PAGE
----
Trading Freedom for Security
The authorities of Wisconsin have joined the new world order by becoming the latest in a long line to initiate policies against freedom. On the surface, their new plan isn’t groundbreaking as far as a loss of freedoms go, but it’s without a doubt the milestone which will lead to greater intrusions.
As a new way of cracking down on crime, the Green Bay Police are asking that you be fingerprinted if you’re ticketed for any reason. It may be speeding, parking ticket, playing your music too loud, or any other crimes for which you might receive a citation. All ensnared by this effort will be required to present a drivers license and “asked” to be fingerprinted on the spot.
Police say it’s meant to protect you — in case the person they’re citing isn’t who they claim to be. They want to prevent the identity theft problem that Milwaukee has, where 13 percent of all violators give a false name. However, this explanation rings false when the fact comes to light that the Green Bay police only average about five cases of identity theft in a year.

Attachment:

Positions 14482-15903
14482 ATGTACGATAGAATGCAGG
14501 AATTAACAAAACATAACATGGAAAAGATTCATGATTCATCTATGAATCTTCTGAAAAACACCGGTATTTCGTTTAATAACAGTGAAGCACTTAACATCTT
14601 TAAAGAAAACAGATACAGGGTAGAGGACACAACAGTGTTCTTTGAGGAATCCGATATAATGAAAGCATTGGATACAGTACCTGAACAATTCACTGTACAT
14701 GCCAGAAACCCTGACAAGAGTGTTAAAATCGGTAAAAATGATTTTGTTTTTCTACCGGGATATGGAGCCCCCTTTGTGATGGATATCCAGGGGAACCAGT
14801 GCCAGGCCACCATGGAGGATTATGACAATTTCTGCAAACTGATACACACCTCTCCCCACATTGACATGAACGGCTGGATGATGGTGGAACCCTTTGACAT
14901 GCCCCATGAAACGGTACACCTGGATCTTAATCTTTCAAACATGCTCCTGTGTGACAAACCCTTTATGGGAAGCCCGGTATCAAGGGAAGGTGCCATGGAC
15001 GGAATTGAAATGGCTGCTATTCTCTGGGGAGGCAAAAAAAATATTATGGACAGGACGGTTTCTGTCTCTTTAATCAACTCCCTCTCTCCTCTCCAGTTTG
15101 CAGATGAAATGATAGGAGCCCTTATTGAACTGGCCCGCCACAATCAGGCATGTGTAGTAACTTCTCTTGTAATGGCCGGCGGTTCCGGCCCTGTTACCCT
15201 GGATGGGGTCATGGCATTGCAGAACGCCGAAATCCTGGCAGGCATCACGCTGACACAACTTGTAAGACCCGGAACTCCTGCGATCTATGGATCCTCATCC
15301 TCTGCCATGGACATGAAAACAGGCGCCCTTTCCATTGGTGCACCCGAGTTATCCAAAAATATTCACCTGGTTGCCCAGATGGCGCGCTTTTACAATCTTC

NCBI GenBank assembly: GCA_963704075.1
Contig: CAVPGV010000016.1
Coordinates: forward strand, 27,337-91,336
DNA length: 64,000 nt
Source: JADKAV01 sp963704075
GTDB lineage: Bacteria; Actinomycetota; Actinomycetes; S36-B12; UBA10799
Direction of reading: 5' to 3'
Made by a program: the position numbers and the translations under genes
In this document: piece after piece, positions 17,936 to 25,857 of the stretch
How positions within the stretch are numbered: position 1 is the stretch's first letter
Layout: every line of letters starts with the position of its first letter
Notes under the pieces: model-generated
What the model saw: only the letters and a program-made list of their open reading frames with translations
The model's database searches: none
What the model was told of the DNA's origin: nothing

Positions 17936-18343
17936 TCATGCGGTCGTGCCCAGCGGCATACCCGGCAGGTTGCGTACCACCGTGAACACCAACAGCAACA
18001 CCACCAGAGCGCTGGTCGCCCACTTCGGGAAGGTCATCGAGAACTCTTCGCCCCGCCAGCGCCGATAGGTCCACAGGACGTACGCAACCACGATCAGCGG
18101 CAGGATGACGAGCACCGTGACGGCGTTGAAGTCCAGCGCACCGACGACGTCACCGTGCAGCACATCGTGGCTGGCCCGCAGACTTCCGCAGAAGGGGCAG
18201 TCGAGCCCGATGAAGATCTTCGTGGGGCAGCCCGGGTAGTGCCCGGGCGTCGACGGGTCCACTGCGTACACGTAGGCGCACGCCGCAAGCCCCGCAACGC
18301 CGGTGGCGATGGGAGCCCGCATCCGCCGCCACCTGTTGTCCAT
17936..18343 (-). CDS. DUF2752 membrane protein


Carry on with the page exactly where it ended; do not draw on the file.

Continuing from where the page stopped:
Citizens do have the right to say no. “They could say no and not have to worry about getting arrested,” defense attorney Jackson Main said. “On the other hand, I’m like everybody else. When a police officer tells me to do something, I’m going to do it whether I have the right to say no or not.”
Police stress that the prints are just to make sure you are who you claim to be and do not go into any kind of database; they simply stay on the ticket for future reference if the identity is challenged.
We have all seen how intrusions such as this begin with great intentions, but soon are perverted into future government oppression.
The main question we might ask is, which government officials sanctioned this action to the police department and for what purpose? The police didn’t come up with this because it means more work for them, not to mention the verbal abuse and further alienation from the people they are sworn to protect. As usual, there is more going on here than meets the eye.
Perhaps the answer can be found here…